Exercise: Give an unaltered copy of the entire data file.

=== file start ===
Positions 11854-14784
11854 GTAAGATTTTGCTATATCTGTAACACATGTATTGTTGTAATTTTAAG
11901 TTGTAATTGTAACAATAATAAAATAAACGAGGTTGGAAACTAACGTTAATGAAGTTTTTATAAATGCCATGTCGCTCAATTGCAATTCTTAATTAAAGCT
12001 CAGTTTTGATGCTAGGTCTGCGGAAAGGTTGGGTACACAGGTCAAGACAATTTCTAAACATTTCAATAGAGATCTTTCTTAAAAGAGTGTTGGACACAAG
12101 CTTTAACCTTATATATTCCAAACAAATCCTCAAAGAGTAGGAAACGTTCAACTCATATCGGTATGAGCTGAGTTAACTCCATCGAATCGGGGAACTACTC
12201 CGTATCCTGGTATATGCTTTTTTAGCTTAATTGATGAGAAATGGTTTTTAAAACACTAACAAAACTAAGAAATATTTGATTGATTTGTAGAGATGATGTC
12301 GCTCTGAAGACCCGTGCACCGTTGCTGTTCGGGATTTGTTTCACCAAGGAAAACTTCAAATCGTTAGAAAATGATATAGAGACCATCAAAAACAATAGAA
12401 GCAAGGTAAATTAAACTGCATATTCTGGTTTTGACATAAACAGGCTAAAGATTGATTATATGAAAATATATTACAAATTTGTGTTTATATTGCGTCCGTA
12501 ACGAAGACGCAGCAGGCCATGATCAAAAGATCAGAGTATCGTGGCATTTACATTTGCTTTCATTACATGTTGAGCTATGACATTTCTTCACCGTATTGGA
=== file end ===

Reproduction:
Positions 11854-14784
11854 GTAAGATTTTGCTATATCTGTAACACATGTATTGTTGTAATTTTAAG
11901 TTGTAATTGTAACAATAATAAAATAAACGAGGTTGGAAACTAACGTTAATGAAGTTTTTATAAATGCCATGTCGCTCAATTGCAATTCTTAATTAAAGCT
12001 CAGTTTTGATGCTAGGTCTGCGGAAAGGTTGGGTACACAGGTCAAGACAATTTCTAAACATTTCAATAGAGATCTTTCTTAAAAGAGTGTTGGACACAAG
12101 CTTTAACCTTATATATTCCAAACAAATCCTCAAAGAGTAGGAAACGTTCAACTCATATCGGTATGAGCTGAGTTAACTCCATCGAATCGGGGAACTACTC
12201 CGTATCCTGGTATATGCTTTTTTAGCTTAATTGATGAGAAATGGTTTTTAAAACACTAACAAAACTAAGAAATATTTGATTGATTTGTAGAGATGATGTC
12301 GCTCTGAAGACCCGTGCACCGTTGCTGTTCGGGATTTGTTTCACCAAGGAAAACTTCAAATCGTTAGAAAATGATATAGAGACCATCAAAAACAATAGAA
12401 GCAAGGTAAATTAAACTGCATATTCTGGTTTTGACATAAACAGGCTAAAGATTGATTATATGAAAATATATTACAAATTTGTGTTTATATTGCGTCCGTA
12501 ACGAAGACGCAGCAGGCCATGATCAAAAGATCAGAGTATCGTGGCATTTACATTTGCTTTCATTACATGTTGAGCTATGACATTTCTTCACCGTATTGGA